This Sunday, Sweden assumes the semi-annual presidency of the Council of the European Union (EU), inheriting from the Czech leadership a scenario of economic and energy crisis, a reflection of the invasion of Ukraine by Russia.
The community bloc will enter 2023 struggling with an economic crisis that threatens to worsen and could even turn into a recession, in the face of galloping inflation and a rise in energy prices, while seeking to prevent gas supply problems. related to the European embargo on Russia.
With most political leaders and analysts predicting that the conflict in Ukraine will drag on until 2023, the unity of the 27-member European bloc in response to the Russian military aggression against Ukraine, which was seen as one of the great successes of the Union in 2022, will also be among the top priorities of the Swedish Presidency of the Council.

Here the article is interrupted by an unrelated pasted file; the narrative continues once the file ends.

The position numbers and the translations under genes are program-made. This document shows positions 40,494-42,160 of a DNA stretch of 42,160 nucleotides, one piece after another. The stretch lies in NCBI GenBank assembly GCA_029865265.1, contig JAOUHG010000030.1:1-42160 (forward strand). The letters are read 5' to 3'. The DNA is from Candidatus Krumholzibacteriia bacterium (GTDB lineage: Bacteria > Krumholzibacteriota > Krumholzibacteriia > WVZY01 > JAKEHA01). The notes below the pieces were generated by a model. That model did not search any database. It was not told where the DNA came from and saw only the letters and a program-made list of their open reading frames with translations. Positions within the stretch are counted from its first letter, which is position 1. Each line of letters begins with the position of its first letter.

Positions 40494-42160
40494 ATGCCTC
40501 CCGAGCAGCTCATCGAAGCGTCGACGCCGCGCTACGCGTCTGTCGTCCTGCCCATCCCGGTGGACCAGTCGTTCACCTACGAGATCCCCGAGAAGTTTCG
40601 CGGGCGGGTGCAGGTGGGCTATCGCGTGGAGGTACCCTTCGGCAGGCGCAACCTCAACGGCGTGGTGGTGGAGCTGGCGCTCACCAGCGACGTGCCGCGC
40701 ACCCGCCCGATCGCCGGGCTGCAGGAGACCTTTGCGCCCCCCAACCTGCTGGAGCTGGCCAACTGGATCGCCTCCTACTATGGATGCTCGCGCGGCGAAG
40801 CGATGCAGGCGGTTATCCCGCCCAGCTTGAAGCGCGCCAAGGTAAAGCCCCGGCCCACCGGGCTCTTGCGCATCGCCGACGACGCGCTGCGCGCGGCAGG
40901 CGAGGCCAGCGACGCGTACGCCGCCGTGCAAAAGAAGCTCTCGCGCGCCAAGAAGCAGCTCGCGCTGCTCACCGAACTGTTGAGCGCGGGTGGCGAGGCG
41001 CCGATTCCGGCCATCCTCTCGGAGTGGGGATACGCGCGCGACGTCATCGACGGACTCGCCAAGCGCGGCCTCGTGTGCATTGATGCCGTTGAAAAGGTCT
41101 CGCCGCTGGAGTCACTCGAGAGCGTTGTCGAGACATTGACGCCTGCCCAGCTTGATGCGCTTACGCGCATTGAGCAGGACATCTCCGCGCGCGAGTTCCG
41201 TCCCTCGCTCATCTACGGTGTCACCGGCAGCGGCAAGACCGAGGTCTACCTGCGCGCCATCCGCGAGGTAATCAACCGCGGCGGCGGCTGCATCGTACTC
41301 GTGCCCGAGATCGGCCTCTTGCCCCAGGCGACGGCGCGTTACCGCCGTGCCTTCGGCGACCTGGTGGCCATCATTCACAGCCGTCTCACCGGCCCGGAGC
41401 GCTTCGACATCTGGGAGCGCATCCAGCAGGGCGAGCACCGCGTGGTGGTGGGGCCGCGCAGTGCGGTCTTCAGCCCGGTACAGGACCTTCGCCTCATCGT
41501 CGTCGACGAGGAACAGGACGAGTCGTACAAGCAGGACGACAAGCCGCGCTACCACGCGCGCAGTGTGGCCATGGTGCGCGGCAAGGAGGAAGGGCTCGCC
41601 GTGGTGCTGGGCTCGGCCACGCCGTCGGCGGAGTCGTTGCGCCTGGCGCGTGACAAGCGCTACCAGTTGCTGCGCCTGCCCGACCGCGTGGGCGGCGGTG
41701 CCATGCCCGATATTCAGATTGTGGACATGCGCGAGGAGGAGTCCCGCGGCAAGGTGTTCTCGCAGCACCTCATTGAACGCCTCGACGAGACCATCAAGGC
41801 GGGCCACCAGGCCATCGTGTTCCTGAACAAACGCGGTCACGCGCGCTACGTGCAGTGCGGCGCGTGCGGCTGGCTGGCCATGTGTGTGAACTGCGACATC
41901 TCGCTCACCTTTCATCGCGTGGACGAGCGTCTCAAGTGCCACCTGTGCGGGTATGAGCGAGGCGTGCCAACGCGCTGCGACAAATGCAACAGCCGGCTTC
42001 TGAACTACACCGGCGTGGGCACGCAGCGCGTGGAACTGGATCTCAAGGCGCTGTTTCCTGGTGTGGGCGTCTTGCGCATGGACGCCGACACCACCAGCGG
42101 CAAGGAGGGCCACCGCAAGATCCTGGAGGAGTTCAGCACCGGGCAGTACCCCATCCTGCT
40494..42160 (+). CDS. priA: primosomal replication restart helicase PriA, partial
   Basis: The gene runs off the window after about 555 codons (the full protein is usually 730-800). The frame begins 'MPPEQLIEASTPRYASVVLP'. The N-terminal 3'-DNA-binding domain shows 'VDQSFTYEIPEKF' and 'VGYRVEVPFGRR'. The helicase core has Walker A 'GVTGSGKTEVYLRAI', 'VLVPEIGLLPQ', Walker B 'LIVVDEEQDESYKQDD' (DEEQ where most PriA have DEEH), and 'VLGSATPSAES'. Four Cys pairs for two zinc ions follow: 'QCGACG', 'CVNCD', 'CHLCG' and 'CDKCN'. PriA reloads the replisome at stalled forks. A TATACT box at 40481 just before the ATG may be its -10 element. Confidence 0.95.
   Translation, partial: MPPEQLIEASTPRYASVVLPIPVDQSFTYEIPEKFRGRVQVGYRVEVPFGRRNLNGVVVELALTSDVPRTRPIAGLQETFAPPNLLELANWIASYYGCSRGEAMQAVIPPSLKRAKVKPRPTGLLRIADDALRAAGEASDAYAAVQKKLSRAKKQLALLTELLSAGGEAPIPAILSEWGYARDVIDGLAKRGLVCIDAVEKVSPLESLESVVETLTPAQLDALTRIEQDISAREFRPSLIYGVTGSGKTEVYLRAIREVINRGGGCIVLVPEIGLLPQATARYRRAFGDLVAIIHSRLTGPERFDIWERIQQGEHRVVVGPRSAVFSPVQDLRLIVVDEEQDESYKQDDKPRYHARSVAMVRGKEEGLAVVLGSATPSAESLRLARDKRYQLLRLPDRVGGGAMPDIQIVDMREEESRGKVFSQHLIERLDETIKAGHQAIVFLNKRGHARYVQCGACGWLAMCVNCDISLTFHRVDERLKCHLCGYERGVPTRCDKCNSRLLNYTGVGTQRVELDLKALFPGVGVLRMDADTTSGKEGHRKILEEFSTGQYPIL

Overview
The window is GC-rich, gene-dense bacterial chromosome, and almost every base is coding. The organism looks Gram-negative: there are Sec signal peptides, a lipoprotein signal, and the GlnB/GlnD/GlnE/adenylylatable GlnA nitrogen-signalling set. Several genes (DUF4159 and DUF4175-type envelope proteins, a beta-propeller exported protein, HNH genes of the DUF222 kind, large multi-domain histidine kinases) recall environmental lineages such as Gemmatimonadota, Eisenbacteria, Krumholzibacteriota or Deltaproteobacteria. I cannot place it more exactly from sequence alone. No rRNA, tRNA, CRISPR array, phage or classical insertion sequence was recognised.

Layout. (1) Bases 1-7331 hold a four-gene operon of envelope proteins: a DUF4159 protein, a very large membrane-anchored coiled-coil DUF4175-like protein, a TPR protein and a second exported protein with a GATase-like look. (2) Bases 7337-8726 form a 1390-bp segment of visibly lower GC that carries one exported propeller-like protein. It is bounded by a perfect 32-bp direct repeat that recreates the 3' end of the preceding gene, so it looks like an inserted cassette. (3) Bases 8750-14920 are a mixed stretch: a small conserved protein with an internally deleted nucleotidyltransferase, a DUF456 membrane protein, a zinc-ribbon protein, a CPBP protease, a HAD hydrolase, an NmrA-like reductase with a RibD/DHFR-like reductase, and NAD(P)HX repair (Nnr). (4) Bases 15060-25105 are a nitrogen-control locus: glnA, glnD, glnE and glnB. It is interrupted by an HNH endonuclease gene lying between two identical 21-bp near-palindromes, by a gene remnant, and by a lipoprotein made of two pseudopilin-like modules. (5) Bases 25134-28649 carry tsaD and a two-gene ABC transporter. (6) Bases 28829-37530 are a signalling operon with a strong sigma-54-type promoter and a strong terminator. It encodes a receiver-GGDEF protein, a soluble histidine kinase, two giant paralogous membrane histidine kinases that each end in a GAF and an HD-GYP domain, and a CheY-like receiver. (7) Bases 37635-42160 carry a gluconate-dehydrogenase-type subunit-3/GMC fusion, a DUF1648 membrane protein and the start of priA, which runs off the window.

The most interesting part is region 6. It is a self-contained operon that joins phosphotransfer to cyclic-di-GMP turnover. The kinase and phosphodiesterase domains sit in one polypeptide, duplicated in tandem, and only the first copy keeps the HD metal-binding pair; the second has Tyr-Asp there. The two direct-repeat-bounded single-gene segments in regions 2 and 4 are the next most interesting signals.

In the presentation of the Stockholm priorities for the next European semester, held before the Swedish Parliament on December 14, the Swedish Prime Minister, Ulf Kristersson, who took office last October, announced that the internal and external security of the EU will be at the top of the priorities.
The head of the Swedish conservative government, who leads a right-wing minority government with the parliamentary support of the Swedish Democrats (extreme right), assumed that the war in Ukraine will mark the six months of the Swedish presidency of the EU and stressed that he is prepared to “act quickly and decisively”.
The Swedish Presidency of the Council of the EU runs from January 1 to June 30, 2023, with Stockholm passing over to Spain on July 1, the presidency that follows.
Sweden receives the rotating presidency of the Council of the EU from the Czech Republic, which managed to close dossiers blocked for months by what will for now be the only dissident voice in the Union, that of the Hungarian Prime Minister, Viktor Orbán.